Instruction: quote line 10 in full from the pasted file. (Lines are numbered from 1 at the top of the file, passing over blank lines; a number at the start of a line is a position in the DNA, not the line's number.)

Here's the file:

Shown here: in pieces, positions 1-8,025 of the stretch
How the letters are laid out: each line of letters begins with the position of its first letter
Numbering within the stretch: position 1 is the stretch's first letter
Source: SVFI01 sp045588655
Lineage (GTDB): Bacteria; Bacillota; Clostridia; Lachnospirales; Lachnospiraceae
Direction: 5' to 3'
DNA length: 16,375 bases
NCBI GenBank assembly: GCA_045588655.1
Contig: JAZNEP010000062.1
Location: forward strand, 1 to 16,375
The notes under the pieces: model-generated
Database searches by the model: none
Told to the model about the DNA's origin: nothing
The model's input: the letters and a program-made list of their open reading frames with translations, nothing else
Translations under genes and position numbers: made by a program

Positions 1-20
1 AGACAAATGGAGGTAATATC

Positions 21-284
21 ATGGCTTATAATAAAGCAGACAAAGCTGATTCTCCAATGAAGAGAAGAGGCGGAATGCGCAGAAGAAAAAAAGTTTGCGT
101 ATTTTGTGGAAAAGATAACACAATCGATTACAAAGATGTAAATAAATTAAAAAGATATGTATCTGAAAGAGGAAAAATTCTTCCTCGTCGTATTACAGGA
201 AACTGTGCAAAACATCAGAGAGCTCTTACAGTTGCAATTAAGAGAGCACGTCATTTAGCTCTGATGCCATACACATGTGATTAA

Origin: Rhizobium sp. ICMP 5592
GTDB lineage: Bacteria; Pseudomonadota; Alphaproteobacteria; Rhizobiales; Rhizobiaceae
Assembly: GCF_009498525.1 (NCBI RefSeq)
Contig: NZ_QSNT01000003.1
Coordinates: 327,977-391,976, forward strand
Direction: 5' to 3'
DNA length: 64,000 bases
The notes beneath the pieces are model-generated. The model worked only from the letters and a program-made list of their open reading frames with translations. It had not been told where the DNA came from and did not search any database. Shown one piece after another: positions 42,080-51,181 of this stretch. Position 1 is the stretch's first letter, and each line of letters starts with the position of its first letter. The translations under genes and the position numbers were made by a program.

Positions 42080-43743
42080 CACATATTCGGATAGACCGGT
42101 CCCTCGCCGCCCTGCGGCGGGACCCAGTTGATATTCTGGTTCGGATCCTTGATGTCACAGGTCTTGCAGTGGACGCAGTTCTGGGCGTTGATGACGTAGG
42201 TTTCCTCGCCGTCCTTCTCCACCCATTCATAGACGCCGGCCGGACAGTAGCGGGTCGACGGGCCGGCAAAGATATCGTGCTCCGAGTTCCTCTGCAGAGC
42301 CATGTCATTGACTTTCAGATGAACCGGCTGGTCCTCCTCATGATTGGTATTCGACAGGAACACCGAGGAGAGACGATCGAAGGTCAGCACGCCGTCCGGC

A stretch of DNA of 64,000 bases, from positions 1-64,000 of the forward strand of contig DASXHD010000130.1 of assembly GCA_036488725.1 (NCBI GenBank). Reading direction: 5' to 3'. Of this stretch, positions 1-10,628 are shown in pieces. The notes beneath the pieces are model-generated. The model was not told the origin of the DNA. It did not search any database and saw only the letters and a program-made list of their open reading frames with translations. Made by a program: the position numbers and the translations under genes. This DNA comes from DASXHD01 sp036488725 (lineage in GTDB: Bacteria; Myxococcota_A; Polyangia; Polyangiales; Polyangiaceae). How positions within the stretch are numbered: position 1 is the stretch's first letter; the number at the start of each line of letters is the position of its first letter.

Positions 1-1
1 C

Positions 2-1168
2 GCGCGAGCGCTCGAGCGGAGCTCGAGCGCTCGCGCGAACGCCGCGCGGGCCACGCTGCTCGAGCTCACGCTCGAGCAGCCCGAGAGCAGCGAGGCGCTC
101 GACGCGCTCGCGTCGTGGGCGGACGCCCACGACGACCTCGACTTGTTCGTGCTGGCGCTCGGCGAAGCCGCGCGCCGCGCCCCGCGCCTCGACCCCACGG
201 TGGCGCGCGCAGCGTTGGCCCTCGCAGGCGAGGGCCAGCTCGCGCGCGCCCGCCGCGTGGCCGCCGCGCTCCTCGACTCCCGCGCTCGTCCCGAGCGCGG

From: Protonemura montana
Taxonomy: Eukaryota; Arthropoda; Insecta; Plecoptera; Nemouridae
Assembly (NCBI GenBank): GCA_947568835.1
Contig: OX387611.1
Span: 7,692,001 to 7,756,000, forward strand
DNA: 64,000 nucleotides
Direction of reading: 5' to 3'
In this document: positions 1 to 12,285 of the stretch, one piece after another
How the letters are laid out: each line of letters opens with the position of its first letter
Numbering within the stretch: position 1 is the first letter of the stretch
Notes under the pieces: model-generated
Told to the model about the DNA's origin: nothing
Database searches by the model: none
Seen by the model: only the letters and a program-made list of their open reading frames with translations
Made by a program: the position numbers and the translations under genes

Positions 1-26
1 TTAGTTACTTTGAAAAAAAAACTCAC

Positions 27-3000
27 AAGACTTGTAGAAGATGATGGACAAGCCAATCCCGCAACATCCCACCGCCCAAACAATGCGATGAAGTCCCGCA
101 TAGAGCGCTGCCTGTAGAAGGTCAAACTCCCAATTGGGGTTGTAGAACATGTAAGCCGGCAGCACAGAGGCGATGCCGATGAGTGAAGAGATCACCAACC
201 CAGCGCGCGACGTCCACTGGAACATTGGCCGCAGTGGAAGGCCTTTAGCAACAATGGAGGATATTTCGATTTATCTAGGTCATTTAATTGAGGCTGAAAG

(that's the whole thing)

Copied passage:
Location: forward strand, 1 to 16,375